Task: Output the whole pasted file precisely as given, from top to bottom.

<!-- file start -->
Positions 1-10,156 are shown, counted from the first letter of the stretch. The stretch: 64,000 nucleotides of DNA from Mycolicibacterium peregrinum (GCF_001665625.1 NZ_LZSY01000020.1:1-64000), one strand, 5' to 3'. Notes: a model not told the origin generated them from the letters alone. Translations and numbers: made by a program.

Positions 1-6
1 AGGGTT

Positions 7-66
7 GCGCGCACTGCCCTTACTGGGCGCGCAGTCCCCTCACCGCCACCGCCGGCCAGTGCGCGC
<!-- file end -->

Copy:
Positions 1-10,156 are shown, counted from the first letter of the stretch. The stretch: 64,000 nucleotides of DNA from Mycolicibacterium peregrinum (GCF_001665625.1 NZ_LZSY01000020.1:1-64000), one strand, 5' to 3'. Notes: a model not told the origin generated them from the letters alone. Translations and numbers: made by a program.

Positions 1-6
1 AGGGTT

Positions 7-66
7 GCGCGCACTGCCCTTACTGGGCGCGCAGTCCCCTCACCGCCACCGCCGGCCAGTGCGCGC